The separate Manufacturing ISM© Report on Business reported a January value of 47.4, the lowest value since May 2020, one percentage point lower than the 48.4 value reported for December 2022.  Timothy R. Fiore, Chair of the Institute for Supply Management® (ISM®) Manufacturing Business Survey Committee indicated in part: “The U.S. manufacturing sector again contracted, with the Manufacturing PMI® at its lowest level since the coronavirus pandemic recovery began. With Business Survey Committee panelists reporting softening new order rates over the previous nine months, the January composite index reading reflects companies slowing outputs to better match demand in the first half of 2023 and prepare for growth in the second half of the year. Regarding the leading indicator New Order rates, the report notes: “New order rates remain depressed due to buyer and supplier disagreements regarding price levels and delivery lead times; these should be resolved by the second quarter. In the meantime, panelists’ companies are attempting to maintain head-count levels during the anticipated slow first half in preparation for a strong performance in the second half of 2023.”


The January S&P Global Taiwan Manufacturing PMI® declined from 44.6 in December to 44.3 in January, now signaling eight consecutive months in manufacturing business conditions. According to the report narrative, firms signaled substantial declines in output and new business amid reports of weaker global demand.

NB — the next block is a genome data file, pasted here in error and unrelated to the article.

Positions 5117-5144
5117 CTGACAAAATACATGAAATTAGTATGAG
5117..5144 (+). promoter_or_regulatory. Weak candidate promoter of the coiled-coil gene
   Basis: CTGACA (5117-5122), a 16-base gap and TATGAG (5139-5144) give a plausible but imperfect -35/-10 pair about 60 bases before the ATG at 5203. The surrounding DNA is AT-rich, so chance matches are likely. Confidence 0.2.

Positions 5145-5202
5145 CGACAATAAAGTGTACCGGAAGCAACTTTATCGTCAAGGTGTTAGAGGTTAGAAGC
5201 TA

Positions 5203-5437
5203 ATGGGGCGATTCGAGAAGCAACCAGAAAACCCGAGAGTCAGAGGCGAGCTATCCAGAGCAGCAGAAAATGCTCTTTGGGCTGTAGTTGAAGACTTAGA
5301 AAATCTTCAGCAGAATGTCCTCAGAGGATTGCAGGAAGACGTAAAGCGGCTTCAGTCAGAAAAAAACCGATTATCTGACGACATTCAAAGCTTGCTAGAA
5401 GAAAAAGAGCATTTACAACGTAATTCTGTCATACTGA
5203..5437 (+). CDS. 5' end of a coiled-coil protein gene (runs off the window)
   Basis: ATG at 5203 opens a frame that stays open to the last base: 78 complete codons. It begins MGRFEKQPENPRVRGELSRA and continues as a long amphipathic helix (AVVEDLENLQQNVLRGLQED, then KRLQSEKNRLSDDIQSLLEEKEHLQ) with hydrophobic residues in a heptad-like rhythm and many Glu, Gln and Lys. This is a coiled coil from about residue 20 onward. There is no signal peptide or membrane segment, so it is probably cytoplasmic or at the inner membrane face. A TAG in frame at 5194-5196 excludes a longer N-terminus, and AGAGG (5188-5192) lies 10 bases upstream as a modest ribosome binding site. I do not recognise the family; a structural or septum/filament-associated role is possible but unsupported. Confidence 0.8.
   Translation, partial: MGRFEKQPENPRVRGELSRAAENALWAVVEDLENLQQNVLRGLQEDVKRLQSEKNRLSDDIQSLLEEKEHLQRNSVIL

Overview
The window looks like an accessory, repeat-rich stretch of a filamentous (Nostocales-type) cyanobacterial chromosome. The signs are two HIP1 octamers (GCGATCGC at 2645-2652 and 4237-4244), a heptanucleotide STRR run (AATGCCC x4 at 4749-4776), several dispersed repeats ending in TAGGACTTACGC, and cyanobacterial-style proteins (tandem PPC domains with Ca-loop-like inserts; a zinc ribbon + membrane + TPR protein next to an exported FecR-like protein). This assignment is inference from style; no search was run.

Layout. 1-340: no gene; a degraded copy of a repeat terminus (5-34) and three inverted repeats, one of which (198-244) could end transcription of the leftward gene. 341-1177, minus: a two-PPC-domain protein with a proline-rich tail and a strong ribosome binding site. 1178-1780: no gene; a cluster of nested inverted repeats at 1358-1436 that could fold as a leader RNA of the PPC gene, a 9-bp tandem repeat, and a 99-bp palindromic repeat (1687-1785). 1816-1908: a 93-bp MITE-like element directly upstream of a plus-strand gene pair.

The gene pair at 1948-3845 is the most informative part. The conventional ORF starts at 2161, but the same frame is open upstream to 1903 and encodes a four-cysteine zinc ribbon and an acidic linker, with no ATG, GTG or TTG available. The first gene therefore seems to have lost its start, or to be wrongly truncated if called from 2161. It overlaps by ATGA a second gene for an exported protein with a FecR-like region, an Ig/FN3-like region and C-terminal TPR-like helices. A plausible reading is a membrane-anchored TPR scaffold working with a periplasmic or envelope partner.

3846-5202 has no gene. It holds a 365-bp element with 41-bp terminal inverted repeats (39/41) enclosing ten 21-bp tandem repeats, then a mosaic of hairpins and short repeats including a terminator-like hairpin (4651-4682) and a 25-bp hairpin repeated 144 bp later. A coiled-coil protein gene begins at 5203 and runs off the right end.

Separately, Bloomberg reported that Taiwan’s export orders fell 1.1 percent in 2022,  declining for the first time since 2019 and suggesting added concerns for the country’s trade dependent economy in 2023.


Select Highlights- Developing Regions


The two recognized gauges of China’s manufacturing activity seem to indicate that with the lifting of the country’s zero-tolerance Covid-19 policies, the manufacturing sector may be on the rebound.

The official manufacturing PMI compiled by the country’s Bureau of Statistics reported a PMI value of 50.1 for January,  a significant 3.1 percentage point rise from that of December, indicating a sign of improvement for the first time since September 2022. The reading comes as the country’s manufacturers entered a period of reduced activity because of the celebrations of the Lunar New Year. The report drew some mixed reactions among the country’s economists, and seemed to indicate that larger state-owned businesses outperformed smaller manufacturers. The government agency reported that the PMI for large enterprises was 52.3 percent, increase 4.0 percentage points from the previous month, while the PMI of medium-sized and small enterprises was 48.6 and 47.2 percent respectively, increasing 2.2 and 2.5 percentage points from the previous month. Further, the new order index of 50.9 increased 7.0 percentage points from the previous month, indicating that the market demand of the manufacturing industry had increased.